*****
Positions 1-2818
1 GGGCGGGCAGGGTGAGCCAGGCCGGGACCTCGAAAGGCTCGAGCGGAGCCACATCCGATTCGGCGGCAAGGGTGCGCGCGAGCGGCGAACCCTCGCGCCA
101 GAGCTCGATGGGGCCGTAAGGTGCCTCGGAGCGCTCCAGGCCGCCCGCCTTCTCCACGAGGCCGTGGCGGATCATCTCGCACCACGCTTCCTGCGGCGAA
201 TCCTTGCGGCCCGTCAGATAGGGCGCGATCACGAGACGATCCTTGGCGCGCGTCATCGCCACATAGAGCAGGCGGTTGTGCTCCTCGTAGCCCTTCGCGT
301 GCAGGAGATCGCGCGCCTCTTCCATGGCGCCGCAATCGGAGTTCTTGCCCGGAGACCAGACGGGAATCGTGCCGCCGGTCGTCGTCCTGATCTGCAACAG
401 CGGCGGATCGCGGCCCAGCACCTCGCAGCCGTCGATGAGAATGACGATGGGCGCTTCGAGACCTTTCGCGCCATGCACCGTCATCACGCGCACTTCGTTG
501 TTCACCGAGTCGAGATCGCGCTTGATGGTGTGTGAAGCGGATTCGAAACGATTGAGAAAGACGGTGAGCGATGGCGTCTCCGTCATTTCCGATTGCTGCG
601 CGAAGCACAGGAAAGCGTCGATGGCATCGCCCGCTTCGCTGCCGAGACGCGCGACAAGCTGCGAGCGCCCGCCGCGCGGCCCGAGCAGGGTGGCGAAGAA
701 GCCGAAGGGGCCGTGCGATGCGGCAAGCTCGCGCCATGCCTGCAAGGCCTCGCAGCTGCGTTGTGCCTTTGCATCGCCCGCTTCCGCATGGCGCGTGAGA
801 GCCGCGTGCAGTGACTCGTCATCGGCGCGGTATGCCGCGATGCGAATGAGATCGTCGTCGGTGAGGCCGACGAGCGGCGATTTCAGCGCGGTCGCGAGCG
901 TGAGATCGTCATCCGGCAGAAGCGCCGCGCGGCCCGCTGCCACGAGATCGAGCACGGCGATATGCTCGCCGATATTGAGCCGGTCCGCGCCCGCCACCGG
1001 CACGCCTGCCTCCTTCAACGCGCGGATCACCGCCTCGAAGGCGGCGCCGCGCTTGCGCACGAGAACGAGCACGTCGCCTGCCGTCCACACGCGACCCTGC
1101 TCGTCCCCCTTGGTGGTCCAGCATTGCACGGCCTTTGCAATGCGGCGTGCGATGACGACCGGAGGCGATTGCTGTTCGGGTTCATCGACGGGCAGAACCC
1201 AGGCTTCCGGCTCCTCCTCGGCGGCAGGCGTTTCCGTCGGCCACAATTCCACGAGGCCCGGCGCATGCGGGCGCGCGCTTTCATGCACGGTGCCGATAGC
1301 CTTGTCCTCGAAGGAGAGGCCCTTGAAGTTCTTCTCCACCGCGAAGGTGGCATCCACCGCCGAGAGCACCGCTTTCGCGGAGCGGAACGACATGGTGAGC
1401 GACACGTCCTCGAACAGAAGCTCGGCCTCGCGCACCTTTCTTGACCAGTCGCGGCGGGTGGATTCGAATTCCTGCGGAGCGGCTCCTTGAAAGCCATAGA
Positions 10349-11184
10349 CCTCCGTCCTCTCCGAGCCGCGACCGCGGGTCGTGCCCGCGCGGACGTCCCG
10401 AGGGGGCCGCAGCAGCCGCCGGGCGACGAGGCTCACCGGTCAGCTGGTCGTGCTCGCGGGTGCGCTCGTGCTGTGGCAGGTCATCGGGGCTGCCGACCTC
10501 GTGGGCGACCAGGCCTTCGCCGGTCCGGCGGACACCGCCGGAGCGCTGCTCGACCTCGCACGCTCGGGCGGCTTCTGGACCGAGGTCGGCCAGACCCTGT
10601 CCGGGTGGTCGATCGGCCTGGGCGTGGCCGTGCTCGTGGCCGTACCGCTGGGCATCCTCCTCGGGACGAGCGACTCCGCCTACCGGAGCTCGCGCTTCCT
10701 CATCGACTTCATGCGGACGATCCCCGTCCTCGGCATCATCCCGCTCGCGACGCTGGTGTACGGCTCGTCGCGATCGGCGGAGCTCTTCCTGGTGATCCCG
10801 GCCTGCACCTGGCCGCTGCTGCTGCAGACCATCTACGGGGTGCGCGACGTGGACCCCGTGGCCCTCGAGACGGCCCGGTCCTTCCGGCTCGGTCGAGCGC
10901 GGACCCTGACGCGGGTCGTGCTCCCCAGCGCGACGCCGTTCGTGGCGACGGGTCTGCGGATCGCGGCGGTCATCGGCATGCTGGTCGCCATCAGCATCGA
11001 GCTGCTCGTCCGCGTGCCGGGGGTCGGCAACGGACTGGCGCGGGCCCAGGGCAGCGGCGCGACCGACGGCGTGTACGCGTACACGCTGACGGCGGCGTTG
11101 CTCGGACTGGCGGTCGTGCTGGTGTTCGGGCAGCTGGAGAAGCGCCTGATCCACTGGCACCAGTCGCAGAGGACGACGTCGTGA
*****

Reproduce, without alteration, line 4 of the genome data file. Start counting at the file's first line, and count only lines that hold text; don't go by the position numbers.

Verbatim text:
201 TCCTTGCGGCCCGTCAGATAGGGCGCGATCACGAGACGATCCTTGGCGCGCGTCATCGCCACATAGAGCAGGCGGTTGTGCTCCTCGTAGCCCTTCGCGT